A recent study revealed that football players ages 8 to 13 who have had no concussion symptoms still show changes associated with traumatic brain injury.
Christopher Whitlow, chief of neuroradiology at Wake Forest School of Medicine, observed male football players between ages 8 and 13 over the course of a season, recording “head impact data” using a Head Impact Telemetry System to measure force. His study confirmed that boys who experienced more head injuries showed a change in their neurological activity, particularly in fractional anisotropy—a measurement of the connectivity in the brain.
The decrease in fractional anisotropy showcased in their brain activity resembled that of patients who have suffered mild brain trauma even if they showed no signs of trauma.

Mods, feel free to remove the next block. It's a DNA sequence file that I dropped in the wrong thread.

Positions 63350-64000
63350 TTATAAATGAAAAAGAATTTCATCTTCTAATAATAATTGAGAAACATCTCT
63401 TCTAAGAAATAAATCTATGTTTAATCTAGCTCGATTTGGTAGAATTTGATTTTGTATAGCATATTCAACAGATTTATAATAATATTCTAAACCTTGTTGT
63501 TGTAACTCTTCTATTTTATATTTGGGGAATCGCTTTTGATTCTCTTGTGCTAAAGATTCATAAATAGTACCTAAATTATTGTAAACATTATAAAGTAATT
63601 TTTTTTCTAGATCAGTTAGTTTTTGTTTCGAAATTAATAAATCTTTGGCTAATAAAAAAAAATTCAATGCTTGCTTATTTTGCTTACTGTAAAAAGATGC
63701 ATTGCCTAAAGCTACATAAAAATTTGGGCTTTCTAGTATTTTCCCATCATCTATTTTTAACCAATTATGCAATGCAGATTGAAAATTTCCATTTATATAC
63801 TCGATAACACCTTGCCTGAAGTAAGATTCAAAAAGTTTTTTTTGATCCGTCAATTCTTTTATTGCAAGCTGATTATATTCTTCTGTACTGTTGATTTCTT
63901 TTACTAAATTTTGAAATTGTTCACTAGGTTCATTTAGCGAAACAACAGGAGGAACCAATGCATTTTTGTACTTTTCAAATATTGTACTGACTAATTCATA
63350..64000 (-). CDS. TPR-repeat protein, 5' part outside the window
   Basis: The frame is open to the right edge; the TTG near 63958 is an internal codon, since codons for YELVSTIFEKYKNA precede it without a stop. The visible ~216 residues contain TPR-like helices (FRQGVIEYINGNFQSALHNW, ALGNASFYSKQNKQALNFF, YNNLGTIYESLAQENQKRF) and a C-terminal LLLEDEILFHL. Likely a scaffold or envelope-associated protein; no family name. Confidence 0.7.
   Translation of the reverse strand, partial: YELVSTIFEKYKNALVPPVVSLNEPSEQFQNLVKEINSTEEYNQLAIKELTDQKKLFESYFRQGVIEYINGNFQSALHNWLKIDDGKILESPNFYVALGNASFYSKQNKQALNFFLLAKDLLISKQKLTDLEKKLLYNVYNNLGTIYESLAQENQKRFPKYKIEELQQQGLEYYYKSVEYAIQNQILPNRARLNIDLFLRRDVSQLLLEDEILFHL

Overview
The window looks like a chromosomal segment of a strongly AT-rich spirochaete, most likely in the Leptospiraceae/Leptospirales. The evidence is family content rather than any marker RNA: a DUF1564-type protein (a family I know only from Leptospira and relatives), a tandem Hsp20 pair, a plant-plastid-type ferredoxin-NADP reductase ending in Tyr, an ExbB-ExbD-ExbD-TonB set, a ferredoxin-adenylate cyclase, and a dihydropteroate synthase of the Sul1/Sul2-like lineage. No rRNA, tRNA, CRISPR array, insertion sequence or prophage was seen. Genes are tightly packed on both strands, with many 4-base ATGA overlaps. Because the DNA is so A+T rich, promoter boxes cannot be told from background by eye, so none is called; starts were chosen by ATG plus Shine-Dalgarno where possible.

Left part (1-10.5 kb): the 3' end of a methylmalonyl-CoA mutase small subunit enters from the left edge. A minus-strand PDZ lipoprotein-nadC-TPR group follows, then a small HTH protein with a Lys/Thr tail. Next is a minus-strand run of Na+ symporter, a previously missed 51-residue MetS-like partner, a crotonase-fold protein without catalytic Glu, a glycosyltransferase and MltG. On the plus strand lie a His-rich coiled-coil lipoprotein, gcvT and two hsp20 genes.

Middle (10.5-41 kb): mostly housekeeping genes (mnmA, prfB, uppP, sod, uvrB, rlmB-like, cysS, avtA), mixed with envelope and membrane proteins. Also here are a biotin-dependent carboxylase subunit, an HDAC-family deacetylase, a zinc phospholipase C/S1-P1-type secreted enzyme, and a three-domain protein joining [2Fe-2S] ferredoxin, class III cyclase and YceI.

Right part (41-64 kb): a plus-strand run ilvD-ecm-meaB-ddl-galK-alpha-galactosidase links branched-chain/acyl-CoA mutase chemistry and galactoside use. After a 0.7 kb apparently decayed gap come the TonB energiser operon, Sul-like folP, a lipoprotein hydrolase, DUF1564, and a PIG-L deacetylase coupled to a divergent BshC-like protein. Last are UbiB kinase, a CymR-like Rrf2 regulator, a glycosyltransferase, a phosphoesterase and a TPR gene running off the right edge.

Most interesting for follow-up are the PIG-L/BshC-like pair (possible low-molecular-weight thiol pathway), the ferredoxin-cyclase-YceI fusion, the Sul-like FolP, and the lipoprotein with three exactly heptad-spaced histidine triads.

Earlier this year, Ann McKee, director of the Boston University Chronic Traumatic Encephalopathy Center, said that kids under 14 shouldn’t play football. In an interview with The Washington Post she pointed out that kids’ heads are “a larger part of their body, and their necks are not as strong as adults’ necks. So kids may be at a greater risk of head and brain injuries than adults.”
Although this doesn’t change the risk in allowing kids to participate in football leagues like Pop Warner or USA Football, co-researcher Joel Stitzel argues it’s the type of work that will allow football to move forward into a safer future.